One of the most critical skills that we acquire during early childhood development is communication. However, no two people have the same style of communicating with the world around them, and we all learn at a different pace. If your child experiences delays in speech and language or has a medical condition that impacts their ability to communicate, they may benefit from the use of an aided Augmentative and Alternative Communication device (AAC Devices).
What is an AAC?
An aided AAC is a tool that allows children to communicate with other people without using verbal communication. These devices are extremely helpful in a therapeutic preschool setting, which has many opportunities for interactions, as well as at home. The use of an AAC can open new doors for children, as these devices can give a voice to children who could not previously express themselves before.
What does an AAC look like?
An aided AAC can be as simple as using a whiteboard and dry-erase markers. However, due to our advancements in technology, many aided AAC devices are electronic devices, which have a great range of functionality. Some children may use an aided AAC device as a short-term solution while they are working to develop verbal communication skills, while others may use the device as a more long-term solution (e.g. if they have a medical condition that impacts their speech and language).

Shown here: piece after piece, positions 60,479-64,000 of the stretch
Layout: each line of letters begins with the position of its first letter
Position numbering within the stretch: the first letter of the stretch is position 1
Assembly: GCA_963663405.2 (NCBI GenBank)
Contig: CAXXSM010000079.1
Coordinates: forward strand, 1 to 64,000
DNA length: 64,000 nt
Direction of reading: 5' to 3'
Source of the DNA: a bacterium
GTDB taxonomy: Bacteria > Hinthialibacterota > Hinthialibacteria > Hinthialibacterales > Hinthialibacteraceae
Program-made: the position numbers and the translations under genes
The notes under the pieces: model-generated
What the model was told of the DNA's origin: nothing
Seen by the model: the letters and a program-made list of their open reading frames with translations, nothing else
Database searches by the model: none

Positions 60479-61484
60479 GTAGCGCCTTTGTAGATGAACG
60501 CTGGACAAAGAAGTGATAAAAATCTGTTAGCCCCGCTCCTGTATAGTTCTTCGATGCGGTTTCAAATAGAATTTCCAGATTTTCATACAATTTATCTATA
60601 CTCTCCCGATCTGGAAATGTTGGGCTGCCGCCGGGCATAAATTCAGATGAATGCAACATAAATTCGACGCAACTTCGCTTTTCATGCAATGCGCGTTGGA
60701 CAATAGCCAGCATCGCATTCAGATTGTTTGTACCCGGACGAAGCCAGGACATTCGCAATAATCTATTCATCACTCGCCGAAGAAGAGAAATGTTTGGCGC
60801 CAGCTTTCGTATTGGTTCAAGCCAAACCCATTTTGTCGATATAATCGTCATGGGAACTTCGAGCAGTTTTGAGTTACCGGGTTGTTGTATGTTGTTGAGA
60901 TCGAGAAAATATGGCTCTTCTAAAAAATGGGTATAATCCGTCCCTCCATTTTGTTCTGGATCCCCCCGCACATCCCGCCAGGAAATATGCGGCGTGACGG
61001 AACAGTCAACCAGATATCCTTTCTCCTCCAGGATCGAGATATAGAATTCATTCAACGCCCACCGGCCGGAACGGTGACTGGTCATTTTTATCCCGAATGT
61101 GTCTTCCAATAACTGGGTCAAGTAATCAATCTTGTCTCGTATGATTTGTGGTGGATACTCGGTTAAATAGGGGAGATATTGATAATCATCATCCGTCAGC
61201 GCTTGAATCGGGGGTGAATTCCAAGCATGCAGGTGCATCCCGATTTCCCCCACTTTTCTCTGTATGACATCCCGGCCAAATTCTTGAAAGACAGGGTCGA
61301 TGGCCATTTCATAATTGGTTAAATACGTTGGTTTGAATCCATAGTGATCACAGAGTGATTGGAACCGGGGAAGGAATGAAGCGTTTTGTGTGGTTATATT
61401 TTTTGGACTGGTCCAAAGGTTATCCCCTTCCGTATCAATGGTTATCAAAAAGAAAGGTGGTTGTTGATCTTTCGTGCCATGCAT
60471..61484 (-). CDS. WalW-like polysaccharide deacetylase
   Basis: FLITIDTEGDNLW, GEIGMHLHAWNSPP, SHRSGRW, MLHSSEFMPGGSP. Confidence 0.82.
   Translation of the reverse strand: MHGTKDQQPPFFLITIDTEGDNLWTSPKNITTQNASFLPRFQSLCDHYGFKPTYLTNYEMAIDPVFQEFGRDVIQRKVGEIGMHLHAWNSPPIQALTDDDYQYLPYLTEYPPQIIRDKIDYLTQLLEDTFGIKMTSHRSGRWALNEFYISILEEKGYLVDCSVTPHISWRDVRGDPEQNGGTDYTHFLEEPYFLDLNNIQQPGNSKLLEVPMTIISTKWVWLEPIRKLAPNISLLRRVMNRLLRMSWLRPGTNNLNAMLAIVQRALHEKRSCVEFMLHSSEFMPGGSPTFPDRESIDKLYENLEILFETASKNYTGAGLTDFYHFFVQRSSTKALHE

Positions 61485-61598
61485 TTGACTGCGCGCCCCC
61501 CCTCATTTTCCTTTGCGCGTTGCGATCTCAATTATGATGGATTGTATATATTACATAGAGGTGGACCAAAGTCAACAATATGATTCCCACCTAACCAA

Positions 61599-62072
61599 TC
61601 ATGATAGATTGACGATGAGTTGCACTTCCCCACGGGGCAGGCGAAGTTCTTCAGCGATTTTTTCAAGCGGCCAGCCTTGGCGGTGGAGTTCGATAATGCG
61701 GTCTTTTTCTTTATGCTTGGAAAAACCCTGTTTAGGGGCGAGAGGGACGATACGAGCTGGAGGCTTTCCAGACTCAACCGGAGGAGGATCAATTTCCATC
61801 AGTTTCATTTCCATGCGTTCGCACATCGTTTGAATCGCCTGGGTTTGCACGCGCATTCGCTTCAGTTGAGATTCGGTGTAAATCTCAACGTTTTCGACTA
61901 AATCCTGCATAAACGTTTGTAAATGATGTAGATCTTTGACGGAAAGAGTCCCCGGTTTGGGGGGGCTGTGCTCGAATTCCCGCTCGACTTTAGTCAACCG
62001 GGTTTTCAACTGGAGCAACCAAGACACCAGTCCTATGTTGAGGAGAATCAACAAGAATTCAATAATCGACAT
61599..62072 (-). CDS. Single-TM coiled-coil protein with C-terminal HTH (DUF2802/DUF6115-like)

There are many AAC devices on the market, as well as a variety of iPad applications (apps) that provide communication tools for children who are not able to verbally express their feelings, thoughts, wants, and needs to others. These tools can be incredible gifts for children with autism spectrum disorder (ASD) or other developmental delays who experience challenges with expressive communication skills.
One of the best features of AAC is that the tools can be customized to fit the unique abilities and needs of each child. If a child with autism or developmental delays and has a limited vocabulary, their AAC can be tailored to include simple images, as opposed to text. For instance, if a child needs to communicate that they are thirsty, they can tap an icon that shows a glass of water. Some devices may have an audio component that speaks and says “I’m thirsty.”
Examples of iPad apps for AAC
Here are some examples of AAC apps for iPads that might be helpful for children in a therapeutic preschool program. These apps may also be extremely beneficial to use at home, so that children can gain more practice with the tools.
Do you think an AAC device could help your child become a more effective communicator in their therapeutic preschool program? It may be helpful to consult their speech-language pathologist or therapeutic preschool instructors to see if this is a solution that they would recommend for your child.